Wednesday, May 28, 2008

Automatic Application Updates

By now all of you 9.0 users should have received your first automatic update of ARC - Advantage Data Architect v9.0.0.1. I thought I would take a few posts and discuss how we implemented our automatic updates.

Automatic updates are very common, and I would guess the majority of you have already implemented them in one way or another. They make a lot of sense for vertical market applications, but I have always questioned their validity with regards to a database server. Not many developers want their end user's getting updates to an application/database combination that has already been run through a QA process.

That being said, ARC is a tool that is not directly tied to your application and it makes sense to keep your installation up to date with the latest bug fixes. Hence our decision to finally add automatic updates to ARC.

We started with the following requirements:
  • Don't interrupt the user's workflow
  • Automatically download the correct file
  • Allow users to manually check for updates
  • Allow users to postpone or skip an update
  • Provide a list of bug fixes

Don't interrupt the user's workflow

I can't stand applications that ask me if I want to update the minute I open the application (ala Firefox). Did I open the application just to update it? Not likely. ARC prompts when you are closing the application. Presumably you have already accomplished what you set out to do, and we did not sidetrack you or worse yet make you completely forget what you were about to do.

Automatically download the correct file

Another pet peeve of mine are applications that tell you an update is available, but then just send you to a website rather than downloading the file automatically. The icing on the cake are applications that send you to a web site and then make you think. Many send you to a complicated download site that requires you know what version you currently have, provide account login credentials, etc. ARC will automatically download the correct installation and start it for you.

Allow users to manually check for updates

This one is pretty much a standard. The "Check for Updates" menu option in the help menu.

Allow users to postpone or skip an update

Postponing is fairly standard. We wanted to also provide the option to skip a version altogether. Perhaps what you have is working great and you never want to hear about being available ever again. We will still nag you when is released, but not until then.

Provide a list of bug fixes

It's nice to know what you are getting yourself in to. Does this version just fix 2 bugs, neither of which you have never run into? If so, you can skip this version.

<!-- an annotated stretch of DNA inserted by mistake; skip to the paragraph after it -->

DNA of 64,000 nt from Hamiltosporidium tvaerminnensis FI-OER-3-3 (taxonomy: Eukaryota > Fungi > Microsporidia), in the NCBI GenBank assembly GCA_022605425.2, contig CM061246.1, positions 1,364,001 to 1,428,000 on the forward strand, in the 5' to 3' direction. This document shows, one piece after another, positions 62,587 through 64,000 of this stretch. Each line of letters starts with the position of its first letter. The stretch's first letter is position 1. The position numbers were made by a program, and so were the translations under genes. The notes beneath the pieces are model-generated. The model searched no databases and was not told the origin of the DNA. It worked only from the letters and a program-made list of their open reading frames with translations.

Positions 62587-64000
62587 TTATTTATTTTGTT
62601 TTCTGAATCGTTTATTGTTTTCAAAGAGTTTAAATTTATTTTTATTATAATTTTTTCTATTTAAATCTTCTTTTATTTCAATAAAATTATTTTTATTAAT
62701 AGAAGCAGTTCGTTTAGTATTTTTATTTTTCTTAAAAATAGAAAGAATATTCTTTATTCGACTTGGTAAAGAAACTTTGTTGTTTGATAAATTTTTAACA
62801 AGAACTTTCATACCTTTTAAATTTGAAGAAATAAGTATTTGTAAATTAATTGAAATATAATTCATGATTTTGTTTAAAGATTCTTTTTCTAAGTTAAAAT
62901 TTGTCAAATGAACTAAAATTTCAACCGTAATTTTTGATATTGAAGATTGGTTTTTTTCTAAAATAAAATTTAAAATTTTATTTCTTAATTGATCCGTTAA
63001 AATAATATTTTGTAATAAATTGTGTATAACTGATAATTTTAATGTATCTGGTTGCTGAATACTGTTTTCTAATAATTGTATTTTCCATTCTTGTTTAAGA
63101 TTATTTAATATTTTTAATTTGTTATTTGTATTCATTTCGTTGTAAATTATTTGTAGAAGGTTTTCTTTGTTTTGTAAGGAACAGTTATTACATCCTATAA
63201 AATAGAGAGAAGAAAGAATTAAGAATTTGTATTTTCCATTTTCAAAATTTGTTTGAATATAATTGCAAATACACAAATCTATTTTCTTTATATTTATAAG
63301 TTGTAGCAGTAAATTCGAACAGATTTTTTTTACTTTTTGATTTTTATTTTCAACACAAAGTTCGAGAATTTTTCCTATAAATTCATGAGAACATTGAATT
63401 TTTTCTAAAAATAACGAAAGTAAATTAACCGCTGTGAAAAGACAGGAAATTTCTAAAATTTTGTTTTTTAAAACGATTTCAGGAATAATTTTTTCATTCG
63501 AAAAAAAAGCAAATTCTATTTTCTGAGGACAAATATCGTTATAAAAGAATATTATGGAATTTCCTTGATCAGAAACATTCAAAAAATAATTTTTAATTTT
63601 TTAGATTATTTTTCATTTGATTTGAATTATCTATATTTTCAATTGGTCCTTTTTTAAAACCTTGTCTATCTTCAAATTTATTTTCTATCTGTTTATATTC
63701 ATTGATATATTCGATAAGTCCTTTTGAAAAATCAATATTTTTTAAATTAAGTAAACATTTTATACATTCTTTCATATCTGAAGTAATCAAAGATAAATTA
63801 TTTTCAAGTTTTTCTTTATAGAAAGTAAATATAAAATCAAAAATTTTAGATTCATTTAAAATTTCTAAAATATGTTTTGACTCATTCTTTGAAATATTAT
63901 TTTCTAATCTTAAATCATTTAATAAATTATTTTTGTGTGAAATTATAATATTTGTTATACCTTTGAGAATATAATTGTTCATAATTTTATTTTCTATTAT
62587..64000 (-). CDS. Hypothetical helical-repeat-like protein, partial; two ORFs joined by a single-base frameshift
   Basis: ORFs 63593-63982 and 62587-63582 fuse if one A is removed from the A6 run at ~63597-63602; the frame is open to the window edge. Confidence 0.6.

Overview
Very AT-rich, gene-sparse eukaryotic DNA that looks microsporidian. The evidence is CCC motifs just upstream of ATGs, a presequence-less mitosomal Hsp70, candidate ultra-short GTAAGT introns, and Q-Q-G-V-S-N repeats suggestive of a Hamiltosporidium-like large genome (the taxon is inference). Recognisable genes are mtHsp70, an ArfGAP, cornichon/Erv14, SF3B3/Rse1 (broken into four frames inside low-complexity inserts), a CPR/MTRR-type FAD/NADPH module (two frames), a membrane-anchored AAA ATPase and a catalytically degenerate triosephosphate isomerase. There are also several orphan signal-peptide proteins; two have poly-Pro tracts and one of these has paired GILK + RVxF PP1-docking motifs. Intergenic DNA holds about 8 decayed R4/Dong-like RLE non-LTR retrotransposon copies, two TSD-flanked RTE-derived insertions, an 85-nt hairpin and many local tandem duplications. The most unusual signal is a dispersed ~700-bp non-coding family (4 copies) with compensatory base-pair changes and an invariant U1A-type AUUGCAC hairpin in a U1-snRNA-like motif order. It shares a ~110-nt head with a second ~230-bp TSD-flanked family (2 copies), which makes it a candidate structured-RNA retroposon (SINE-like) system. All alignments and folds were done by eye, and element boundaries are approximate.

In my next post we will start taking a look at the code behind ARC's automatic update functionality. July 01 2008 Update:I have not yet revisited the code and written a post about it, but I do still plan on it at some point if there is enough interest. If you are interested post a comment which might kick my lazy butt in gear.

The How-To Geek

I need to post a link to the How-To Geek blog.

If you don't already subscribe I highly recommend this feed. I've learned about lots of cool utilities and shortcuts that increase my productivity every day.

The most recent post that caught my attention was this post about Jing. From the Jing website: "The concept of Jing is the always-ready program that instantly captures and shares images and video…from your computer to anywhere."

I used it for a few minutes today and it was very simple. Ideal for sending a quick clip of a bug you are seeing but don't want to explain to your peers via a five paragraph e-mail... :)

Chris's Blog

For those of you who do not monitor the Advantage newsgroups, Chris (one of our Sales Engineers/System Consultants) announced a few weeks back he started blogging about Advantage.

I made a note at that time to post a link to his blog, but just now got around to cleaning up my inbox at home and remembering the post. Looks like he's been busy writing since then, so be sure to check it out at

Wednesday, May 14, 2008

Use Visual FoxPro and Visual Studio - and Share Your Existing DBFs

I put together a short screencast (10 minutes) showing how Advantage can share Visual FoxPro DBF tables with Visual Studio. This provides a variety of alternatives when migrating existing applications to client/server.

In the screencast I demo a Visual FoxPro application using Advantage sharing data with a Visual Studio application using Advantage (not earth shattering news, I know). I then move on to show something I do think is worth some consideration; A Visual FoxPro application using DBF tables WITHOUT Advantage (standard DBF access, no ODBC or OLE DB) sharing data with a new application written using the Advantage .NET Data Provider.

The second portion of the screencast calls out a major benefit to Visual FoxPro developers. You can continue to support your existing applications while doing new development using Visual Studio and all applications can share the exact same database.

If you find that interesting, be certain to also check out my previous post explaining some of the ISAM-specific functionality Advantage brings to .NET development via our direct table access.

While I call out Visual Studio in this screencast, the same approach can be taken with any of the development environments Advantage supports. Delphi, Visual Objects, JDBC, PHP, etc. Any of the clients listed on the downloads page of the DevZone can share data with an existing Visual FoxPro application.

View the screencast now

Download the screencast (19MB, open fox_sharing.html after unzipping)